MaterialsJapanese samurai armor is typically made up of many small parts and a wide variety of materials. Steel, leather, and wood typically form the protective plating, which may be composed of many small sections laced together using leather or silk cord. Lacquer is then applied over the parts to hide the construction beneath a smooth, glossy surface. The leg and arm guards might be made from chain link or plating, stitched to richly decorated silks and leathers. The addition of finely wrought details such as monograms, fasteners, and ornaments, often in gold and contrasting colors, makes the entire costume a luxurious fashion statement as well as effective protection.
This X-ray image reveals the hundreds of small metal plates making up the do, or body section. The plates are laced together in an overlapping pattern provide strength with flexible movement to the wearer.
Conservation TreatmentProper display of these costumes can be difficult because materials such as silk, steel, and lacquer have very different chemical structures and respond to the environment very differently. After several centuries, once-strong silk lacings may no longer be able to support the weight of heavy steel plates. Lacquered parts may be bowed, cracked, or flaking, and steel elements may have rusted. Each material needs special attention and any treatment must take into consideration all the surrounding materials as well as the overall function and appearance of the armor. A conservation treatment always starts with careful examination, materials identification, and documentation before any alterations are proposed. Because every case is unique, the pictured steps are chosen to illustrate interesting examples rather than a step-by-step treatment. This is not intended as a teaching tool or a how-to instruction. Armor is delicate and easily damaged — home treatment is not recommended. Always consult a professional for advice on care of your precious art and artifacts.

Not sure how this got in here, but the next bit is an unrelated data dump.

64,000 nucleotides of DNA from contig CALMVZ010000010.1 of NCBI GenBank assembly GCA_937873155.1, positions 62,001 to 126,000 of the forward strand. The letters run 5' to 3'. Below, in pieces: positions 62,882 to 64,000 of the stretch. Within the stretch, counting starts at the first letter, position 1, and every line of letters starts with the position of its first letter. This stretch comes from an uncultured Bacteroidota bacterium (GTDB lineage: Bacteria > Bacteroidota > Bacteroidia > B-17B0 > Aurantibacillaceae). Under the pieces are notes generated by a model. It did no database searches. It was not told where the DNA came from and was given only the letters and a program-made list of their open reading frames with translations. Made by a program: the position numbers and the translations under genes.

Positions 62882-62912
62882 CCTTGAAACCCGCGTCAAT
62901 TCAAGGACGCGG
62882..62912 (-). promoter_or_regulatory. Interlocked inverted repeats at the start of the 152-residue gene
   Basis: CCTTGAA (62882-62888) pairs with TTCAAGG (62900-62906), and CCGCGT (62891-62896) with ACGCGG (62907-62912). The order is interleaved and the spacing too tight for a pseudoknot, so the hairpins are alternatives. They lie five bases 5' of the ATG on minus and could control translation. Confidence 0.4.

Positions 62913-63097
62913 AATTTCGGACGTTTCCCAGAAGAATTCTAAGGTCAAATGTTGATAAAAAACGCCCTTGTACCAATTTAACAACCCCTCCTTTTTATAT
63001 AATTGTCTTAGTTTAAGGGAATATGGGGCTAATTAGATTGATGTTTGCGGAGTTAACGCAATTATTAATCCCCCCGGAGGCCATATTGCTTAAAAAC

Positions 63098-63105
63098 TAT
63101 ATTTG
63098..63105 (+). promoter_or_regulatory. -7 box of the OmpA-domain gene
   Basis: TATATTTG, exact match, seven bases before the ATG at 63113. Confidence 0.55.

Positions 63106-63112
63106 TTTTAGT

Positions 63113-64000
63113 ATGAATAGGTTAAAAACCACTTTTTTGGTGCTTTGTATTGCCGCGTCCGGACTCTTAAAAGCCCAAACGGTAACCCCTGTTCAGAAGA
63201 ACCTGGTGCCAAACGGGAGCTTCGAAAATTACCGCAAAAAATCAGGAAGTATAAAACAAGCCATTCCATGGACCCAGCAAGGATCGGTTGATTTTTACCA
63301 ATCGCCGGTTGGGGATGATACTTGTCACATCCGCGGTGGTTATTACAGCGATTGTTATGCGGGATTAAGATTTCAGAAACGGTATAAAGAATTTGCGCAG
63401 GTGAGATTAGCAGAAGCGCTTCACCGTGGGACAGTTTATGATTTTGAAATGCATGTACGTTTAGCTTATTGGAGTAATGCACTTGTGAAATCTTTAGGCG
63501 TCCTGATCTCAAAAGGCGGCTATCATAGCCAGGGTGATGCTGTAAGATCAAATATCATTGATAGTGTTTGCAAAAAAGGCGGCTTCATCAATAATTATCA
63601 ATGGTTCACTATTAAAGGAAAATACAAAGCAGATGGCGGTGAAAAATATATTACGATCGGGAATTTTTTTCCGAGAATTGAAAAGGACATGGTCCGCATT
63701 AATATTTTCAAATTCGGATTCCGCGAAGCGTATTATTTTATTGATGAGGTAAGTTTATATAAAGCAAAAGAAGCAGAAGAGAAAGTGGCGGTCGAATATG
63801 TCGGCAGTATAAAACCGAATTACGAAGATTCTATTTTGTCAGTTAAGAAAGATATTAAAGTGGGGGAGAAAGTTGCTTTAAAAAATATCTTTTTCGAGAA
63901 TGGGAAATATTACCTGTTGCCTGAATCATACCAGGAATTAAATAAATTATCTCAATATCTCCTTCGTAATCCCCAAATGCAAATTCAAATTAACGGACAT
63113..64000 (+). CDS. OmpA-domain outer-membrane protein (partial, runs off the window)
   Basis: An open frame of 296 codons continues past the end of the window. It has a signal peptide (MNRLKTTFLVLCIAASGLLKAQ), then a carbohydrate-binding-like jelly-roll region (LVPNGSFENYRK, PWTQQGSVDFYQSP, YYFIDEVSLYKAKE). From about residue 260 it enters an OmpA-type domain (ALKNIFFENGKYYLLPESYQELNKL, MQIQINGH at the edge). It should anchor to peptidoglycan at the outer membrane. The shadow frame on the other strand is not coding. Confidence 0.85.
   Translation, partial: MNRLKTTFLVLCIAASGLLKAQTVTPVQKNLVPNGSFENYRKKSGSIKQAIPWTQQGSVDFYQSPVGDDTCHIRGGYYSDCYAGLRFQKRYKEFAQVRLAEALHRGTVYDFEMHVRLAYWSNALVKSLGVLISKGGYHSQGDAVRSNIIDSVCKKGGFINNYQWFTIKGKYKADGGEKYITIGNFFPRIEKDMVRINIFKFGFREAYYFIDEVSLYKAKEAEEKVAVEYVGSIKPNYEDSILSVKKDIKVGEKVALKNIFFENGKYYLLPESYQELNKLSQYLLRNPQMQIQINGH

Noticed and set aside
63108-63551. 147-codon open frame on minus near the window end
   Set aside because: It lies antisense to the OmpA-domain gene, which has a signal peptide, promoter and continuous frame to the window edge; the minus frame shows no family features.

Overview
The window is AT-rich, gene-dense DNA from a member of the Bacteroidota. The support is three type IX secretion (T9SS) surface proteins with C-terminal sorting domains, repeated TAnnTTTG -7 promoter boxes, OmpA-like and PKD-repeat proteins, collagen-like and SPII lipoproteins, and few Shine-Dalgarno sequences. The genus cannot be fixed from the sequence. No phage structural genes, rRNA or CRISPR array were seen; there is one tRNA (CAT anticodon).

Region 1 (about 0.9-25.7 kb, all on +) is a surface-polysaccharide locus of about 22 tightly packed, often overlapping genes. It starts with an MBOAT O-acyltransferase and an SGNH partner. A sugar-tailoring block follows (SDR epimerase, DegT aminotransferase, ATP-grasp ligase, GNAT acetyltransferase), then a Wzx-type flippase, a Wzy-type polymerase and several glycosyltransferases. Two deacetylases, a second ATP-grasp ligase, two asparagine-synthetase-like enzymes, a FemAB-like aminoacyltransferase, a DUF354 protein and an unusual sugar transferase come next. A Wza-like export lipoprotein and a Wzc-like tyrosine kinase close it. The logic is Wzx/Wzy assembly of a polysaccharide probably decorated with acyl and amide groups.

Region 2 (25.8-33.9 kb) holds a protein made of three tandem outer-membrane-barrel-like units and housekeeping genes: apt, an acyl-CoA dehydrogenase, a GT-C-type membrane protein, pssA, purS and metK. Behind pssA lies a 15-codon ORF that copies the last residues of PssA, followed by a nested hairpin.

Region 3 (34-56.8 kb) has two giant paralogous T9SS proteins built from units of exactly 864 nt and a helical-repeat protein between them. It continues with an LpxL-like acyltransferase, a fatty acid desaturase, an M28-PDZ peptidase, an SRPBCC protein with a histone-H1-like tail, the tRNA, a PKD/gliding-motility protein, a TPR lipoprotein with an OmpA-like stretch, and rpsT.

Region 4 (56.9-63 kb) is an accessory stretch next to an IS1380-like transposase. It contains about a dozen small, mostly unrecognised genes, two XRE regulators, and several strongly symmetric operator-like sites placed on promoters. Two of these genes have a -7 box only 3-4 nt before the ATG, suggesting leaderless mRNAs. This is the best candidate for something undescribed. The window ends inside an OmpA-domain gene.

Whenever possible, conservators choose reversible, age-tested materials that will complement and work with the originals. Below, printed leather bands on the haidate (thigh guards) are repaired to prevent further damage. Small pieces of long-fibered, hand-made Japanese paper are inserted as a fill and set down with a flexible, inert adhesive. The toned paper is flexible and strong, so it can move with the armor without adding bulk.
To support the armor, a traditional Japanese mount was adapted by adding a custom-built internal form. The form was constructed in the Conservation department from layers of starched buckram, foam, and fabric. All of the materials are carefully tested before use to ensure that they will age safely and harmlessly — with care this new mount will provide support and protection to the armor for many years to come.
Once the conservation treatment is completed, the assembled armor appears to be hanging freely on a Japanese-style mount. But beneath the simple appearance lies a great deal of hard work. As with many conservation treatments, the hand of the conservator is intentionally hidden from view. The ultimate goal of a conservation treatment is to preserve the work without distracting the viewer from the intrinsic beauty of these powerful and elegant works of art.